And I am happy, dear reader, to report this finding to you! What a rare find, indeed. I feel blessed and privileged to have stumbled upon and witnessed this event. But I was a mere bystander, surrounded by so many more knowledgeable and experienced birders, some of whom make this (deliberately unnamed) spot a regular stop on their rounds. One of those I met is Elisabeth Melk, who not only witnessed the entire banding episode but has been visiting and recording the adult owls for some time now. Here is what she wrote in a follow up email:
“I have been watching these two adult Great Horned Owls for several months now, well before they even made a nest. It has been amazing to witness the mother incubate the nest and observe the young owls growing up. I am so thrilled to have been a part of the banding process and experience yet another step in the owlets’ journey towards adulthood.”
Please note: In order to protect the owls and their habitat, I have deliberately omitted all references to their location. No wild birds should be handled except by those with proper training and appropriate permits.
Related story: It’s been a long time, but I covered bird banding–peregrine falcons–once before in my Urban Wilderness column for Milwaukee Magazine: https://www.milwaukeemag.com/peregrine-falcons-revisited/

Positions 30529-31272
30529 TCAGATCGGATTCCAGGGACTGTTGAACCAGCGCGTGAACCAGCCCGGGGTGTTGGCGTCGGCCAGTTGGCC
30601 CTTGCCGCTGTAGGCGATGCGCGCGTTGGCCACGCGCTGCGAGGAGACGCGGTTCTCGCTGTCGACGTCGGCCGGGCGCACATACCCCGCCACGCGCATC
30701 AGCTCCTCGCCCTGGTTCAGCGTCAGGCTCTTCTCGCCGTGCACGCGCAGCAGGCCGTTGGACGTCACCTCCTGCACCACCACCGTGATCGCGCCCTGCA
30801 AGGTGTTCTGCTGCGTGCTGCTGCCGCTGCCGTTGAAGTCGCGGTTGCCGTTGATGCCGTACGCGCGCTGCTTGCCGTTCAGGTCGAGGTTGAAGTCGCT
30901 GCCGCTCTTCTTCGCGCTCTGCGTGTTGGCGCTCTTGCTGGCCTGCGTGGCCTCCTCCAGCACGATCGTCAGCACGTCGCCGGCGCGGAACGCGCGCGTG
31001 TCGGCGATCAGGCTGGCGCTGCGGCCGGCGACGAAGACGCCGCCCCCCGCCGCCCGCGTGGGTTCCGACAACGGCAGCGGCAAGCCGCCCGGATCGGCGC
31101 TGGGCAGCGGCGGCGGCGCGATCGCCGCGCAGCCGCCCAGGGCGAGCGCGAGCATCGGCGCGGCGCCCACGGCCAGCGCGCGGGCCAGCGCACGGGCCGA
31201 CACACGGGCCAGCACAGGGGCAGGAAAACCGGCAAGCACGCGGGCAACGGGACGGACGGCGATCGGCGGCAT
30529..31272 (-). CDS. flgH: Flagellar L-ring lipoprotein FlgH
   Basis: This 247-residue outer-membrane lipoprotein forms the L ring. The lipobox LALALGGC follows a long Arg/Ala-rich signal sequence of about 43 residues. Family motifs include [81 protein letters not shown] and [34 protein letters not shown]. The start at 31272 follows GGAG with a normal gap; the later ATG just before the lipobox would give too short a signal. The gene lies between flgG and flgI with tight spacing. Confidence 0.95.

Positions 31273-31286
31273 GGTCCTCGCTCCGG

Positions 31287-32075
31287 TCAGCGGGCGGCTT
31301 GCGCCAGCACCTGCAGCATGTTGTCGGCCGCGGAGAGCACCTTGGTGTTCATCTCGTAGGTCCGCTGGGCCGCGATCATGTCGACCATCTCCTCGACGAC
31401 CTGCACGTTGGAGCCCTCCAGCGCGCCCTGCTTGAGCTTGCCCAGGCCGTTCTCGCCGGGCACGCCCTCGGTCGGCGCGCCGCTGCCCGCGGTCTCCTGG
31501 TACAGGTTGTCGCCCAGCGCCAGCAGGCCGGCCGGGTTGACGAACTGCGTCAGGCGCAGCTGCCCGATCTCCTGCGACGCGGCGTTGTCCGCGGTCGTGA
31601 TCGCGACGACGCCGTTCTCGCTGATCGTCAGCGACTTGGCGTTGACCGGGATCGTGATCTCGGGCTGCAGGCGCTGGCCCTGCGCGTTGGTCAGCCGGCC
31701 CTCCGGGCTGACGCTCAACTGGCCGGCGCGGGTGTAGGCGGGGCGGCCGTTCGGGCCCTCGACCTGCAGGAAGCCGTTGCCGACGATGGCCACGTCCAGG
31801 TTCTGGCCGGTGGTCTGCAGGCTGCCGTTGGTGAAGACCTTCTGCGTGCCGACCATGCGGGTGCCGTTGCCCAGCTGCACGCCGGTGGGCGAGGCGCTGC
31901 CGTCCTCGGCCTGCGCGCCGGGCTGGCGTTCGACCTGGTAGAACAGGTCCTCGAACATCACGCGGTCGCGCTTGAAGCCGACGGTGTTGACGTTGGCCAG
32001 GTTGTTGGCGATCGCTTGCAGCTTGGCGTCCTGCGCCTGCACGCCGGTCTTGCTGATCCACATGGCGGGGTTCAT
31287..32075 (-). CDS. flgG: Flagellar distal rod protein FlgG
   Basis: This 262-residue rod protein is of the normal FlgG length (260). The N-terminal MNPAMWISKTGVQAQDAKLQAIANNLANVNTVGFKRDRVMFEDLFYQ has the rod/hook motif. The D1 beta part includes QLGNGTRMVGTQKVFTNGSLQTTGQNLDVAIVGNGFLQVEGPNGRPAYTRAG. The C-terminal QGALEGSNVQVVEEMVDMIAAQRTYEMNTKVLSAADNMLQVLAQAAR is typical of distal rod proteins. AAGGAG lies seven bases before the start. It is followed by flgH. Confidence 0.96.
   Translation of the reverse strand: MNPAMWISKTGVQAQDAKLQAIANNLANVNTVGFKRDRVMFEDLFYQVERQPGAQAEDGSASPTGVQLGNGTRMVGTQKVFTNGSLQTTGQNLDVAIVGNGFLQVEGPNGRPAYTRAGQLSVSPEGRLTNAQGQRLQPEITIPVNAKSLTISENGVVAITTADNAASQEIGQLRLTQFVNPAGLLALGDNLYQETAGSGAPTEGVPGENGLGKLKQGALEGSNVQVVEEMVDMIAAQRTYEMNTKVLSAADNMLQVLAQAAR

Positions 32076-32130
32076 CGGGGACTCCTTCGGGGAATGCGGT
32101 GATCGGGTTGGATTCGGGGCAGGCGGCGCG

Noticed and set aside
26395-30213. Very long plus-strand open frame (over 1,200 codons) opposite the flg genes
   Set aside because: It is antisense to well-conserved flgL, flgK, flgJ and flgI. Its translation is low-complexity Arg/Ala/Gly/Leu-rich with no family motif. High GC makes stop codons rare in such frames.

Elisabeth (Lizzie) Melk agreed to share a selection of her images, shot with a 150-600mm zoom lens. Lizzie is a self-taught artist and photographer who creates works inspired by wildlife and nature. She attended the University of Wisconsin – Stevens Point for a degree in Wildlife Ecology, during which her passion for wildlife conservation grew exponentially. Lizzie initially took up photography in 2019 as means to gather reference photos for her art. She now thoroughly enjoys the challenges and rewards that photography has to offer, particularly when it comes to birds. Through her artwork and photos, Lizzie hopes to increase in others an appreciation and awareness about wildlife, the environment, and conservation needs. Website: lizziemelkart.
Bill Stout, Independent Wildlife Biologist and bander, provided some of the factual information in a follow up email.
Eddee Daniel is the curator of The Natural Realm. All unattributed photos are his.